Readers know that I am a conservative practitioner. I rail against overdiagnosis and overtreatment. Less medicine results in more healing and protection. In an example, I have explained previously why I advise patients not to undergo total body scans, despite the lure that they offer a cancerophobic public.
I’ve never undergone a CXR in my life. I’ve never entered medicine’s tunnel of adventure, also known as a CTscan. My fear would be that the scan would show various internal imperfections of no meaning that would generate anxiety, expense and a cascade of medical tests to follow up on the “abnormalities.” Any real patient reading this who has been around the block once or twice, will validate my scanophobia. Not a week goes by in my practice, that I am not facing a worried patient who was found to have some trivial finding on a scan that nearly always is entirely innocent. Often, the scan was not necessary in the first place.
Not surprisingly, I have never had a stress test. I should say that I have never had a cardiac stress test. As a living breathing human being, I face stress tests every day. Not sure what I mean here? Consider the last time you called an airline’s customer service representative. If you have done so and have not suffered angina during process, then you are likely to have no significant coronary artery disease. You have passed the stress test.
As I write this, I am seated in the Detroit airport, waiting for my connecting flight to take me to Boston. Every aspect of air travel is a stress test; from the moment that I book tickets online to the time that I sink into the plush and spacious seat that can comfortably accommodate a skinny gerbil.
I have just discovered that my flight is delayed 50 minutes, or so they say. I fear that the dreaded delay creep (DC) might set in here. Here’s how this works. They announce a 50-minute delay. Forty minutes later, the delay is extended 35 minutes. A half hour later, an announcement advises the smiling passengers that an update will be forthcoming at a time of their choosing. DC in its purest form ends hours later with the flight’s cancelation. My mom had this exact experience on her way to visit me in Cleveland. Did the $14.00 food voucher make her whole?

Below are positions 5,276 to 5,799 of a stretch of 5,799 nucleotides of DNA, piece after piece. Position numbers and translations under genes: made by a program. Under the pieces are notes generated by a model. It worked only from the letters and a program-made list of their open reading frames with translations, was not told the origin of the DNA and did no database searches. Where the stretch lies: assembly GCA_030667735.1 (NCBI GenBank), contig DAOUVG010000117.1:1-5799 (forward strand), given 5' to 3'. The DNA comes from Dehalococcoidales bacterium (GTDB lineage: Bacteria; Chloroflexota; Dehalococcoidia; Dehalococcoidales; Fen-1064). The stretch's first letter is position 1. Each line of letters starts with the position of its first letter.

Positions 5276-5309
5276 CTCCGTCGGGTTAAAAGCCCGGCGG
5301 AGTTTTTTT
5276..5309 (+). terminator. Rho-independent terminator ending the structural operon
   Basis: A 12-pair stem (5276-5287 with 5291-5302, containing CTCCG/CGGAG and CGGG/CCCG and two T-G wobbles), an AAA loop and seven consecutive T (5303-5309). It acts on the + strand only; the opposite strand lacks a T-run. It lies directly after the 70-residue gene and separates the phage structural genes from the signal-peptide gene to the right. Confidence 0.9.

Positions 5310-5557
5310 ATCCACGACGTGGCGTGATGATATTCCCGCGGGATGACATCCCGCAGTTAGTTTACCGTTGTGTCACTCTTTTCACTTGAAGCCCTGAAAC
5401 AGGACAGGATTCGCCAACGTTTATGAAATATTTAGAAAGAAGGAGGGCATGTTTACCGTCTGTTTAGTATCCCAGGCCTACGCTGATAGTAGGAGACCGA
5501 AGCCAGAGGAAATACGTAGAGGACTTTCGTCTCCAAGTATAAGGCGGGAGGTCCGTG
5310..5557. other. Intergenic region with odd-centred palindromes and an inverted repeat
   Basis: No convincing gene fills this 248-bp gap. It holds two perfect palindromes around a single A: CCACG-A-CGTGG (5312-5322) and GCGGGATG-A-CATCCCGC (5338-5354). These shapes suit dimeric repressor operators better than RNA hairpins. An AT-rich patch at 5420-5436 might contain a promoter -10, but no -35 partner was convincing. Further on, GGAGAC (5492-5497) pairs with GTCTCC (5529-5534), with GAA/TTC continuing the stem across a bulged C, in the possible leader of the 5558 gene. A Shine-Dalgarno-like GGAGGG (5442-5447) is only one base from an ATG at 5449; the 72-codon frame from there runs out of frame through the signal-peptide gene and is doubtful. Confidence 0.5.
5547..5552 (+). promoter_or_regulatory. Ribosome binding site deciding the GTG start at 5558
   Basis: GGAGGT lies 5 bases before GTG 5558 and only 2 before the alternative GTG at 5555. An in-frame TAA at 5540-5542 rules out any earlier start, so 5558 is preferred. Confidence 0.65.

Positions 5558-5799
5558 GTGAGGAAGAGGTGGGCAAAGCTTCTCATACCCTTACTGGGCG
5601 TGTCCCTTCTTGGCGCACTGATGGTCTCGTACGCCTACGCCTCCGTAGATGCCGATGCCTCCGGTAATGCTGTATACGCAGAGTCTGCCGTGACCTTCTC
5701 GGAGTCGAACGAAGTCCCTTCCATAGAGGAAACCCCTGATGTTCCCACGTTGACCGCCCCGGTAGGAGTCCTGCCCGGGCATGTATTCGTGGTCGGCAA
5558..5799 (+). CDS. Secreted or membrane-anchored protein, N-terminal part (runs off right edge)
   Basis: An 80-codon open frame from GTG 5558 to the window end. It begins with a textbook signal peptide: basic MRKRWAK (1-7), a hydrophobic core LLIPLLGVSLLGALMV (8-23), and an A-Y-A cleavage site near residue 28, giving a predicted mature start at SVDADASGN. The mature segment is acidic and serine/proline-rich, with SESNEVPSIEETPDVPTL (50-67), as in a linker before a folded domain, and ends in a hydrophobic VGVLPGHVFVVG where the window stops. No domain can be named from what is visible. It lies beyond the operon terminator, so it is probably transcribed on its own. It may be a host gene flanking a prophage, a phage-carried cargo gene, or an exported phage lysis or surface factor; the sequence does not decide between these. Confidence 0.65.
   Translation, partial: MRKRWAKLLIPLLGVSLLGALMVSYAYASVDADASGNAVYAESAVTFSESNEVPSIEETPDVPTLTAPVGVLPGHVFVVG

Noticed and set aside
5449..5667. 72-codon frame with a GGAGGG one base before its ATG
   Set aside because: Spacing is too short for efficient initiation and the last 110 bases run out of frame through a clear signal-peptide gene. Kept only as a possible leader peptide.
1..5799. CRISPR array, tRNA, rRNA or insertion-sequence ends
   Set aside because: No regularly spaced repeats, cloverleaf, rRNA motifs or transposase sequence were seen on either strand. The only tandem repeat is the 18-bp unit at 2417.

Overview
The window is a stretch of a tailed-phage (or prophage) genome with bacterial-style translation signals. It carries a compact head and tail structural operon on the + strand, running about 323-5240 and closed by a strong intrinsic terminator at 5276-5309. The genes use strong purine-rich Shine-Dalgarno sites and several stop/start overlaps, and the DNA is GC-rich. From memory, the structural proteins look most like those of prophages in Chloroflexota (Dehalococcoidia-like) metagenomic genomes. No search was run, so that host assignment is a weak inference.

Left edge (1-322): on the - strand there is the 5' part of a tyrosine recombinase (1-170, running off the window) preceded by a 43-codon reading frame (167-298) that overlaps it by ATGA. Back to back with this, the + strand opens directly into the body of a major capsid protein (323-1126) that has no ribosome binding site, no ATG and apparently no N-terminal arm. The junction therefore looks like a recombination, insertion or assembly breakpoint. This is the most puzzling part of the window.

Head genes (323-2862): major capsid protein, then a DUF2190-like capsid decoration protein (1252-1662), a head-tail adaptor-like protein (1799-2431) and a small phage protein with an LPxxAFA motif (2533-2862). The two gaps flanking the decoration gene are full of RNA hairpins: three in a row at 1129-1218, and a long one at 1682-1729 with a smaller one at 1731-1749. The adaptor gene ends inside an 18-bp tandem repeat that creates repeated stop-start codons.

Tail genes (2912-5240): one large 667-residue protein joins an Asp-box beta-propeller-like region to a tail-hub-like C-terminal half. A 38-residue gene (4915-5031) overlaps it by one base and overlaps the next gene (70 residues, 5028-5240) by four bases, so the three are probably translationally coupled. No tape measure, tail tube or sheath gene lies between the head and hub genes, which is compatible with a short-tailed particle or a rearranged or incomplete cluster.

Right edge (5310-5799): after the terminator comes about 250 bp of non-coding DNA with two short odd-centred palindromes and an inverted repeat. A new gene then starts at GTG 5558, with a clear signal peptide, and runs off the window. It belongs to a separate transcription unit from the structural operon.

Patients have complained long before I earned a medical degree about unreasonable waits to see their doctor. We do our best to run an on time shop, but there are times that we miss the mark. Sometimes, it is our fault. We come to the office late. We squeeze patients into the schedule rather than add them on at the end of the day or tomorrow. We don’t build in “firebreaks” into the schedule knowing that every day brings delays that are not anticipated. For example, if at the conclusion of a patient’s office visit, the patient’s tells me that her husband has cancer, should my response be, “Our time is up today, but please give him my best wishes”?
Sometimes, patients cause delays by arriving late or not doing the paperwork that we request to be done in advance. Additionally, some of our elderly need extra time at home to get ready and need transportation to get to our office. For the most obvious reasons, sometimes they just don’t make it on time despite their intentions to do so. When this happens, which of the following responses do readers advise?
“Glad you made it! Take a few deep breaths in the waiting room and we’ll be with you as soon as we can.”
“Back of the line, Granny!”
Some emergency rooms are using Twitter and other means to update their patients on the wait time.
Can physicians improve in their on-time performance? We have seen in recent years that there is a potent force that can influences physician behavior: reimbursement. If payment is linked to how long you have to wait for us, then our schedules will run like a Swiss chronometer.
Everyone’s time is valuable. The next time you’re in the waiting room, consider any extra waiting time to be a gift. This is your opportunity to collect your thoughts, read another chapter or two of a gripping novel, write a thank you note to someone in longhand or consider buying a gift for a special person for no reason. Don’t make it a stress test.
Michael Kirsch is a gastroenterologist who blogs at MD Whistleblower.
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